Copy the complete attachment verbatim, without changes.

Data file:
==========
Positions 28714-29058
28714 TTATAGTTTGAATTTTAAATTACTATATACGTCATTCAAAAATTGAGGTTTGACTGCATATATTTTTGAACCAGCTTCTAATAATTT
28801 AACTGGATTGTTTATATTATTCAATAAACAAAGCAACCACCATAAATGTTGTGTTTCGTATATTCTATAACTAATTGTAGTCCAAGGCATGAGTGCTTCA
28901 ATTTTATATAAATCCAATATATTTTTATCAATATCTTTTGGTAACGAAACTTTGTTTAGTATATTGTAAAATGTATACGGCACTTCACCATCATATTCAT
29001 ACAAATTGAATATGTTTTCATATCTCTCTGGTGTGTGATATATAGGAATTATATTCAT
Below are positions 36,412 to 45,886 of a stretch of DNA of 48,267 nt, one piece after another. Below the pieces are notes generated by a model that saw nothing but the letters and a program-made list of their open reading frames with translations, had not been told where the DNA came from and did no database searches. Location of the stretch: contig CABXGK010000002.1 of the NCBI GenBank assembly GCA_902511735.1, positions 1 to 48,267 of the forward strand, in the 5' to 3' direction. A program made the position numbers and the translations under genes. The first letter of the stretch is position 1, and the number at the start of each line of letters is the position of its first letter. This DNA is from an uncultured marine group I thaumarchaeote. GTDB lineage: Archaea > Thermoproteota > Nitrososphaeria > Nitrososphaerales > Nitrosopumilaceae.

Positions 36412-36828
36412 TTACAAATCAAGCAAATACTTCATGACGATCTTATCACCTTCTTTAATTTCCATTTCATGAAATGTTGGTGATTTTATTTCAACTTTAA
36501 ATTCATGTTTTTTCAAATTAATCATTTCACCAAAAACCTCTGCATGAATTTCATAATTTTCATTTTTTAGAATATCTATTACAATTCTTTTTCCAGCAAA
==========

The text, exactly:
Positions 28714-29058
28714 TTATAGTTTGAATTTTAAATTACTATATACGTCATTCAAAAATTGAGGTTTGACTGCATATATTTTTGAACCAGCTTCTAATAATTT
28801 AACTGGATTGTTTATATTATTCAATAAACAAAGCAACCACCATAAATGTTGTGTTTCGTATATTCTATAACTAATTGTAGTCCAAGGCATGAGTGCTTCA
28901 ATTTTATATAAATCCAATATATTTTTATCAATATCTTTTGGTAACGAAACTTTGTTTAGTATATTGTAAAATGTATACGGCACTTCACCATCATATTCAT
29001 ACAAATTGAATATGTTTTCATATCTCTCTGGTGTGTGATATATAGGAATTATATTCAT
Below are positions 36,412 to 45,886 of a stretch of DNA of 48,267 nt, one piece after another. Below the pieces are notes generated by a model that saw nothing but the letters and a program-made list of their open reading frames with translations, had not been told where the DNA came from and did no database searches. Location of the stretch: contig CABXGK010000002.1 of the NCBI GenBank assembly GCA_902511735.1, positions 1 to 48,267 of the forward strand, in the 5' to 3' direction. A program made the position numbers and the translations under genes. The first letter of the stretch is position 1, and the number at the start of each line of letters is the position of its first letter. This DNA is from an uncultured marine group I thaumarchaeote. GTDB lineage: Archaea > Thermoproteota > Nitrososphaeria > Nitrososphaerales > Nitrosopumilaceae.

Positions 36412-36828
36412 TTACAAATCAAGCAAATACTTCATGACGATCTTATCACCTTCTTTAATTTCCATTTCATGAAATGTTGGTGATTTTATTTCAACTTTAA
36501 ATTCATGTTTTTTCAAATTAATCATTTCACCAAAAACCTCTGCATGAATTTCATAATTTTCATTTTTTAGAATATCTATTACAATTCTTTTTCCAGCAAA